In its first annual report, the Serious Organised Crime Agency trumpeted the seizure of 74 tonnes of cocaine. It reckons that this hefty amount is about a fifth of Europe's supply, worth £3 billion on the street. Though street values are always difficult to estimate, SOCA suggests that the seizures certainty cost the criminals who owned them at least £125 million. These figures are wrong. And it's not wrong, as in the price of cocaine is not posted in the Financial Times, so a precise estimate is difficult. Its wrong as in the seizures have probably made the the drug traffickers money.

The reason the SOAC figures are wrong is that they considered only the 74 tonnes they got hold of. They didn't think about the 300 tonnes left behind which is now worth more. Like any other good, with less cocaine on the market its price will increase. So, even as the drug lords suffer losses as some of their merchandise taken, they gain as what remains goes up in price. Research suggests that for every 10% reduction in supply, the price of cocaine increases by 12%. Therefore, the best guest is that the seizures of 20% of the European supply will have benefited the criminals by £25m.

So why, if all that drug traffickers need to do toincrease their
profits is to reduce their supply, don't they do it themselves. Because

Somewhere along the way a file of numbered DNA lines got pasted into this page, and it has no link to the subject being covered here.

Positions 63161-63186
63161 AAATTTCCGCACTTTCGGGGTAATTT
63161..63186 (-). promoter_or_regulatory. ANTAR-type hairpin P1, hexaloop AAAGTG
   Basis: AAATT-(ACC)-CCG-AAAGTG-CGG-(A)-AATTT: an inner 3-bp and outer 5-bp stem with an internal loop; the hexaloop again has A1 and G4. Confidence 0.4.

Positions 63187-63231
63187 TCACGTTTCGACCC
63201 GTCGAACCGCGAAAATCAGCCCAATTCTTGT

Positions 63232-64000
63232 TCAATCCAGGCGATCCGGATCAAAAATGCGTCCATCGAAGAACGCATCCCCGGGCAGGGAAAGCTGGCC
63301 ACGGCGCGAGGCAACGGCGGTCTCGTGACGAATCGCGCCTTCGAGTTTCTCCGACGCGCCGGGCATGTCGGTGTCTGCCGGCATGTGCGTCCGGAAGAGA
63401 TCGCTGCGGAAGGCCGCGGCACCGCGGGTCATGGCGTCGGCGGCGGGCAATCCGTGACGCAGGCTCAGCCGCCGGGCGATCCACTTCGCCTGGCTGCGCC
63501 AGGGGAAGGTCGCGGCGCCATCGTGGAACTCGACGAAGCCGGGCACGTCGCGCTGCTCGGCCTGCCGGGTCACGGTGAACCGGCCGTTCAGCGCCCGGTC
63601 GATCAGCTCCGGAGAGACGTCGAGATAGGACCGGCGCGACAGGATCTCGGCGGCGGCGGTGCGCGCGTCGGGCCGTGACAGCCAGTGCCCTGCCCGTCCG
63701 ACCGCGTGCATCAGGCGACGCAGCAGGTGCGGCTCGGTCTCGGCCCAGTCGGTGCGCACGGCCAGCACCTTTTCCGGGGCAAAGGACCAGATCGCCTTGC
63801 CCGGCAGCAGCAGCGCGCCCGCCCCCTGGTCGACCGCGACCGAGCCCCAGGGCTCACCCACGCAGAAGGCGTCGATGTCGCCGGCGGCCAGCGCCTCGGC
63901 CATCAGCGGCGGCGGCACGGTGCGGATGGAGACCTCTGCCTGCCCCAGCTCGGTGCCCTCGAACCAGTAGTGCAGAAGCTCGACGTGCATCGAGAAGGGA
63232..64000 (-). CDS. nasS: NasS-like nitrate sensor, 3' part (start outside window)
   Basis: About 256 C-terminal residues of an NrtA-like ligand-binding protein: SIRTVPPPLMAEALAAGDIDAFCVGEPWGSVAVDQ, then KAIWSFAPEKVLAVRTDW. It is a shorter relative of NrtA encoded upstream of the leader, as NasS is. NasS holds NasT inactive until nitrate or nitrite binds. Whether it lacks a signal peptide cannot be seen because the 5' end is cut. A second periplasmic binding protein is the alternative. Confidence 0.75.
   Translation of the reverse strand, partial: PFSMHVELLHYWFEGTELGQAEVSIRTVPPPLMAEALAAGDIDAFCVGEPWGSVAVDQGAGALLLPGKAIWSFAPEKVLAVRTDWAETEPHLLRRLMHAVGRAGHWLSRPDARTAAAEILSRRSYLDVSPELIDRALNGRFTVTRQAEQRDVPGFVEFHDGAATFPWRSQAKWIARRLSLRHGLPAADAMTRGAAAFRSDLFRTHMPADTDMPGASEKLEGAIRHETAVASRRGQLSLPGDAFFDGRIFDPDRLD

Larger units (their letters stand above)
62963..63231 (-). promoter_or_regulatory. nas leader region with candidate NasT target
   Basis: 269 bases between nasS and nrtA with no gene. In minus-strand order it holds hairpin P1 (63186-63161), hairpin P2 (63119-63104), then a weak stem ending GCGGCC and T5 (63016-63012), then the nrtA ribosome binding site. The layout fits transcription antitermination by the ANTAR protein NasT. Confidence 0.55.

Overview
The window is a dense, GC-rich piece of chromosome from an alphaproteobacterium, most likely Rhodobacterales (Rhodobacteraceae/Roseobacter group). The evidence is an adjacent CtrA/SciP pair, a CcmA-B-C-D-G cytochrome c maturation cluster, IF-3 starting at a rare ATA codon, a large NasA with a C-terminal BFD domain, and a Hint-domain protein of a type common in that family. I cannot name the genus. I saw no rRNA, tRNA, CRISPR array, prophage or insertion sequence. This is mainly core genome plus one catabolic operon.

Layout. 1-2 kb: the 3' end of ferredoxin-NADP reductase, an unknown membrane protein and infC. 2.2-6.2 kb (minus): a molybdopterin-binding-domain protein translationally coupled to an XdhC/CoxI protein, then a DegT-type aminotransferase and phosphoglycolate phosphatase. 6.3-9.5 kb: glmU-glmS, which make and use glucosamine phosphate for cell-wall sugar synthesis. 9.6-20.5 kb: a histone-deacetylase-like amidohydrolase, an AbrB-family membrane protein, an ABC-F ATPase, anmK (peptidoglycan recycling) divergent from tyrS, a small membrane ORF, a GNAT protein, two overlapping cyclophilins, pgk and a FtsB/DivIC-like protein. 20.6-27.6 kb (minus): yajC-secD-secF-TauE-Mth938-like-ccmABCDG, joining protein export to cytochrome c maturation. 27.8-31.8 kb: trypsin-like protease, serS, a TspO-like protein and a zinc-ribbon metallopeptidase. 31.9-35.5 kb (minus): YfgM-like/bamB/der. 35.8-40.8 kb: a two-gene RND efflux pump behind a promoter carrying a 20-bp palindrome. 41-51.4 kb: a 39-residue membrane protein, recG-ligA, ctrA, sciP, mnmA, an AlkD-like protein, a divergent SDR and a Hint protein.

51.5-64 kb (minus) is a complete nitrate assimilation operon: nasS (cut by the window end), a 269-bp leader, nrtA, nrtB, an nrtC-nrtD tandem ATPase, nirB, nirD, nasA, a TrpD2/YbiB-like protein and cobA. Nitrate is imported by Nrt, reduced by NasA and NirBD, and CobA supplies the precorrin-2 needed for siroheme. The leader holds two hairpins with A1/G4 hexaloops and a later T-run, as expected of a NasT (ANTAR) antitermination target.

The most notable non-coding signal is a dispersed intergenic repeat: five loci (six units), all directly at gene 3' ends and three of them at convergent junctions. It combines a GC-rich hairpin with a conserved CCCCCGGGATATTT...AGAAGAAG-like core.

they are not, whatever they may call themselves, cartels.
If one supplier reduced the cocaine he sells, there's nothing to stop
another stepping in to fill the gap. But the police, by seizing a chunk
of the market, effectively enforce a partial cartel.

Seizing drugs makes no economic difference to the narcotics industry. Not unless you seize so much that their consumers can't afford the inflated prices. To do that you would need to seize more than half the supply, and that does not seem likely. Of course, that doesn't mean that taking 74 tonnes of cocaine out of circulation is a bad thing. There will be less of the stuff to go around. But whatever sums of money are banded around by the police or the media, it's never going to be unprofitable to met a demand for an illicit drug.

Try again

After about a year of doing nothing with this blog, I have now hope to be somewhat more committed to this blog, especially if Lambeth Council provoke me enough.